Replication-restricted vaccinia as a cytokine gene therapy vector in cancer: persistent transgene expression despite antibody generation

S Mukherjee, T Haenel, R Himbeck, B Scott, I Ramshaw, R A Lake, G Harnett, P Phillips, S Morey, D Smith, J A Davidson, A W Musk, B Robinson
Cancer Gene Therapy 2000, 7 (5): 663-70

BACKGROUND: As antitumoral immunity requires the generation of local immunity directed against tissue proteins, we attempted to recreate within tumors the same environment found within tissues affected by autoimmune diseases (i.e., prolonged cytokine expression). Vaccinia virus (VV) has not been widely used as a cytokine gene therapy vector because of presumed high immunogenicity that would likely make repeated injections impossible; therefore, we modified it by inserting the cytokine gene into the thymidine kinase region, rendering it replication-restricted. The cytokine chosen was human interleukin-2 (IL-2); a molecule with powerful antitumoral effects.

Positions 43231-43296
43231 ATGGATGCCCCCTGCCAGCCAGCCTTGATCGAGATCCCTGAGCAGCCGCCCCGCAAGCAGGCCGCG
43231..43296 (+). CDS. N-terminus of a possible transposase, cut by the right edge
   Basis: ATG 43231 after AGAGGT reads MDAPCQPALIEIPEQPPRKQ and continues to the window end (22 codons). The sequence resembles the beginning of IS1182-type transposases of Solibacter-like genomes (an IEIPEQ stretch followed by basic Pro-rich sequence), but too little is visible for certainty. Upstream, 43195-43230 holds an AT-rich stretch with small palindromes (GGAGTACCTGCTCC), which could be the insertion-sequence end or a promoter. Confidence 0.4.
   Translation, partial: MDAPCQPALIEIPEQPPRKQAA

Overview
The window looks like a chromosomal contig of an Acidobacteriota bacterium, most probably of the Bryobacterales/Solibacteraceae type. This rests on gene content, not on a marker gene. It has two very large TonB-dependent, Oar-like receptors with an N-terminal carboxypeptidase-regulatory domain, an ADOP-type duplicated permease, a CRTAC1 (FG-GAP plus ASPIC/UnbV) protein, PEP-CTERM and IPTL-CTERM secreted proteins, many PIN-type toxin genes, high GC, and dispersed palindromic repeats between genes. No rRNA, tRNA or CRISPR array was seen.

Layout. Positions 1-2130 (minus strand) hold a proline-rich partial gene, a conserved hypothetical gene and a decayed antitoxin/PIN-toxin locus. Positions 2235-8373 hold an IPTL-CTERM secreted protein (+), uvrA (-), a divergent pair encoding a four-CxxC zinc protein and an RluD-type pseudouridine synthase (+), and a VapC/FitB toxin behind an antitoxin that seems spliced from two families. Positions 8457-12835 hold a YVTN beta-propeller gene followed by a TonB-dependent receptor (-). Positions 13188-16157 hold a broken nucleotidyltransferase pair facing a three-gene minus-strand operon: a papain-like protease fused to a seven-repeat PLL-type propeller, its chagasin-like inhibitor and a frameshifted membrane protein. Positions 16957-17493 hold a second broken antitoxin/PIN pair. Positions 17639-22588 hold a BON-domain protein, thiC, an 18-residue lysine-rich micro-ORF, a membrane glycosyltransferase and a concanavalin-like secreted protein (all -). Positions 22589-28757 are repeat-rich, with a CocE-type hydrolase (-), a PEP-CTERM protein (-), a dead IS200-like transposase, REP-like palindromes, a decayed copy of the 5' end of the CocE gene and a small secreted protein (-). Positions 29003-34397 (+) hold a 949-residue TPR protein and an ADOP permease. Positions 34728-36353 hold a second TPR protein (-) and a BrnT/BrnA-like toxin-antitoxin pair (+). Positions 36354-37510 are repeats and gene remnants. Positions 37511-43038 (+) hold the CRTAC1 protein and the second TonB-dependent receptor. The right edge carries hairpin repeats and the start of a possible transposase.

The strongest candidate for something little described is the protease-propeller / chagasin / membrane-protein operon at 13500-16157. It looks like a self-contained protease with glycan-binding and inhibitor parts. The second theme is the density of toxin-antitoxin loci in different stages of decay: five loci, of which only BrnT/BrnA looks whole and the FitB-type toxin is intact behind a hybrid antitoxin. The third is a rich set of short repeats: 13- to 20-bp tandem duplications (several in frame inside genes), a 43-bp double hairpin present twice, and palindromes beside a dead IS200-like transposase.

METHODS: Six patients with the treatment-resistant tumor malignant mesothelioma received intratumoral (i.t.) VV-IL-2 therapy for 12 weeks by injection of 10(7) plaque-forming units of VV-IL-2 per dose. Serial tumor biopsies, sputum, urine, and blood samples were tested for VV-IL-2 mRNA expression; VV culture and T-cell infiltrates were evaluated by immunohistochemistry. Patients and contacts of patients were monitored for changes in VV immunoglobulin G (IgG) levels and clinical evidence of VV infection.

RESULTS: VV-IL-2 was not excreted and was only cultured in one patient from tumor biopsies. A T-cell infiltrate was detected in 50% of tumor biopsies. VV-IL-2 mRNA expression was highest on days 1-3 postinjection and was detected for up to 3 weeks after each injection even though VV IgG levels rose in all patients. No significant toxicities, infection of patient contacts, or tumor regressions were observed.

CONCLUSIONS: I.t. VV-IL-2 administration is safe, is associated with minimal toxicity, and results in i.t. expression of VV-IL-2 for up to 3 weeks postinjection regardless of the level of anti-VV IgG titers generated. This suggests that VV may be a good vector for repeated cytokine gene therapy of solid human cancer.

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